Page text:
Marilyn Josephson, known to friends as Jo, passed away Sunday, Sept. 11, at her home in Temple on the land she’s lived since the 1970s. Friends and colleagues of Jo’s say she has left an impact across Franklin County and Maine as a devoted community member dedicated to making where she lived the best it could be. Jo was a member of every board and group one could think of. Friends remember Jo as loving, direct, and always one to ask questions. Pictured is a portrait of Jo taken by friend Ann Arbor in 2006 in Farmington. Arbor said Jo was devoted to black and white photography, that colors were merely a distraction. Photo courtesy of Ann Arbor

TEMPLE — Marilyn Josephson, known by friends as “Jo,” passed away in her Temple home Sunday night, Sept. 11, at the age of 81.

There are perhaps more poetic ways to start this tribute to a woman like Jo. But Jo always believed strongly in a sharp, concise lede sentence.

Jo Josephson was born on Aug. 8, 1941, raised in New Jersey by a Jewish family originally from Eastern Europe and Ukraine.

As Jo put it in an interview from December 2021, she was “the daughter of Dorothy Schiffman, the granddaughter of Esther Schiffman.”

Jo traveled to Ghana as a Peace Corps member from 1963 to 1965. One of her favorite phrases was that she “hitch-hiked from Cape Town to Cairo.” She spent time on a kibbutz in the Negev Desert of Israel; worked as a teacher in the South Bronx while living on the Upper West Side of New York City.

Following what seemed already to be a lifetime of adventures, Jo landed in Maine in 1978 with her then-partner, Bob Parns.


She bought 20 acres of land, built her home, grew a beautiful garden and began the life in Temple that has left an impression upon so many.

You can read more of Jo’s obituary at the Sun Journal, which, because you should expect nothing less, Jo wrote herself.

Jo’s time in Franklin County was spent diving into every community one can think of.

Jo was a dedicated member of boards for the High Peaks Alliance, Regional School Unit 9 (RSU 9), Fedco Seeds, the Franklin County Democrats, and more. She was a member of the Farmington Grange, “instrumental” in the Temple recycling program, and taught courses at the University of Maine at Farmington.

Jo also worked as a reporter. She wrote for the Advocate, Morning Sentinel and Maine Municipal Alliance’s Maine Townsman. Jo was also former editor for the Livermore Falls Advertiser during the the International Paper Company strike in Jay in the late 1980s.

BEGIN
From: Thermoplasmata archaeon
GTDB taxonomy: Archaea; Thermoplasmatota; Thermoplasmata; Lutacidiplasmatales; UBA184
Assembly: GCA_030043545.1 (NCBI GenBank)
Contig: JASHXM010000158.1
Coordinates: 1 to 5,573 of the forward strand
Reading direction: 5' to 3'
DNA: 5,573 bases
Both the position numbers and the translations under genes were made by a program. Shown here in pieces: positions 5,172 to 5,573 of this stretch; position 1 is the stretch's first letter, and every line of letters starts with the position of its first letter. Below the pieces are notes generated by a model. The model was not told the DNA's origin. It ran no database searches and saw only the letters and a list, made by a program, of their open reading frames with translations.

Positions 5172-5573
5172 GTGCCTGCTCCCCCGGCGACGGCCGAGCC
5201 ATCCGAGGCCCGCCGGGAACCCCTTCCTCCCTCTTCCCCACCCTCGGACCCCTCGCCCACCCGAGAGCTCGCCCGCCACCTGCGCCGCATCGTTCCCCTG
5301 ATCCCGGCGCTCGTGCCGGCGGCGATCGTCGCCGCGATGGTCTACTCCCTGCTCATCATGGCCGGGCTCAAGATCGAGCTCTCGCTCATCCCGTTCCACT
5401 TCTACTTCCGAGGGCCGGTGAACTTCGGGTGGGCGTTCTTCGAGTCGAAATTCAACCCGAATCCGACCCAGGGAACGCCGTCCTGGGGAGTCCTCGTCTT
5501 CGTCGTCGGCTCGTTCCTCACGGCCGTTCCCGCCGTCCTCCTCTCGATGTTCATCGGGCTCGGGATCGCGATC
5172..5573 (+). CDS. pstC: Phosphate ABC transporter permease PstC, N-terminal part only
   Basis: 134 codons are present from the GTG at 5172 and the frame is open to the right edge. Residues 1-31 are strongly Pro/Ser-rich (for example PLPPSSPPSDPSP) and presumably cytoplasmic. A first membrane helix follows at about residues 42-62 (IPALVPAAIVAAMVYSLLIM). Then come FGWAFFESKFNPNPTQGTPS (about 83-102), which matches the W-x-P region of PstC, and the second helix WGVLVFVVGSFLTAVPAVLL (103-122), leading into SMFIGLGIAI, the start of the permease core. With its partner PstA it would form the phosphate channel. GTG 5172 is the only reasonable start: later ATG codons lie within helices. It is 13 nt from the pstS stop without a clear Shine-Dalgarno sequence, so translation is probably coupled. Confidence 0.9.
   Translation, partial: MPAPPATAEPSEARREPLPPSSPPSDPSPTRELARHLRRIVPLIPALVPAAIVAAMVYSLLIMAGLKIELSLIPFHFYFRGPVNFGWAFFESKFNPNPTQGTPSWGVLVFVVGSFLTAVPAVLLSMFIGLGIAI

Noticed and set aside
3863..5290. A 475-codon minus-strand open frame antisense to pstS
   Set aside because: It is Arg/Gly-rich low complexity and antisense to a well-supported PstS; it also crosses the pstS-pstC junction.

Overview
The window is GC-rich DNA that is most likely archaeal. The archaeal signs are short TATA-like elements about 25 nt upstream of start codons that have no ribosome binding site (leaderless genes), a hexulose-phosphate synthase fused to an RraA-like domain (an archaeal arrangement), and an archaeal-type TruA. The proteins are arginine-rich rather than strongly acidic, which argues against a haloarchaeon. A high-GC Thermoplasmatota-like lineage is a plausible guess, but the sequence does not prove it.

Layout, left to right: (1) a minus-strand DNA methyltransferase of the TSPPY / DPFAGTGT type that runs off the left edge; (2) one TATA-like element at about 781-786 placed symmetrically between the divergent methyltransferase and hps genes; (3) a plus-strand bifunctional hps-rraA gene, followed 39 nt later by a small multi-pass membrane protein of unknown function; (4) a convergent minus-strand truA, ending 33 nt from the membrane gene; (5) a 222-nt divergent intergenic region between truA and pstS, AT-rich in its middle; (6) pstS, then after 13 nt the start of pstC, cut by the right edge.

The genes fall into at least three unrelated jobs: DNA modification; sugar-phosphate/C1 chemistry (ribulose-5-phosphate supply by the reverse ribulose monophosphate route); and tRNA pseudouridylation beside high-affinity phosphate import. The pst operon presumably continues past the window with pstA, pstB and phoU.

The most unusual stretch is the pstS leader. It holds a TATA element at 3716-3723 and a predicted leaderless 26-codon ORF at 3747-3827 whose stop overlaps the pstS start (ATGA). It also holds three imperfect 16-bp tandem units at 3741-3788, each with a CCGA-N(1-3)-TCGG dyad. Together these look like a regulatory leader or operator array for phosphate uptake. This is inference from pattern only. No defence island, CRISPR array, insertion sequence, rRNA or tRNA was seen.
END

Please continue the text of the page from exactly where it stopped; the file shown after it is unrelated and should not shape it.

“The pay was really bad,” Jo said of her time at the LFA. “But I loved it, I had it in my blood.”


Writing was certainly in Jo’s blood. Alongside the bevy of newspapers, Jo wrote the Temple Times (the newsletter for her town), a newsletter for the Maine Sustainable Agriculture society, a regular column on gardening called “The Opinionated Gardener” for the Daily Bulldog, press releases for the organizations she worked with and a feminist version of the Haggadah (a seder book for the Jewish holiday of Passover).

Reading her writing feels the same as hearing her speak, her voice and perspective so vivid in her words.

Jo was one of the founders of the local Jewish Union of Franklin County, most prominently known as Bagel and Dreidel.

In 2011, 26 years after the group informally launched in 1985, Jo wrote a poignant account of Bagel and Dreidel, which can be read at Documenting Maine Jewry.

In her retirement, Jo said in an interview she still spent her time writing.

Marilyn “Jo” Josephson passed away Sunday, Sept. 11, at the home she built after moving to Temple in the 1970s. Pictured is a portrait of Jo’s hands on a birch tree, taken by friend Ann Arbor in 2006. Arbor described Jo’s hands as “the hands of a worker” that spent time in her garden, hauling wood and fixing machines in the yard that she “talked to.” Friends and colleagues say Jo will be remembered for her strong beliefs and devotion to the communities she was a member of. Photo courtesy of Ann Arbor

Jo was a lover of gardening, flowers, good food, sustainability, environmental justice and planting apple trees; black and white photography; learning and reading, including her favorite poems by Wisława Szymborska; attending and hosting potlucks with friends and strangers alike; celebrating the Jewish holidays; going in her sauna; debating politics, spirituality and ethics; hiking with the Walking Women of Mt. Vernon and Vienna; and traveling out to the coast every year to spend time in South Addison, where she celebrated her final birthday.


“She was just interested in everything anybody did,” friend Sue Cantrell, treasurer of Temple said. “She took pride in everything she did; she was interested in everything she did.”

“She was absolutely interested in other people’s lives,” longtime friend and activist Judy Rawlings echoed.

Jo was also a prolific Franklin County activist – one of the founders of the local chapter of “Women in Black” – a movement for justice, against war – and a regular participant of the weekly Farmington Peace Vigil, which endures 20 years later.

The list of what Jo did in Franklin County is endless.

“She was involved in virtually every civic activity that went on here,” Bob Van Riper, Temple town clerk said. “She was involved in pretty much anything she could get her fingers into.”

“She served in so many ways,” close friend Ann Arbor agreed. “Whatever she could figure out, she did.”


“She was a real, real part of the community,” Marion “Toosie” Sharoun, a Farmington Historical Society trustee and member of the grange added.

It’s impossible to encapsulate that list in its entirety because community was so, so important to Jo.

“I don’t have kids, but I care about education and care about the community,” Jo would say of her time on the RSU 9 Board of Directors, according to Arbor.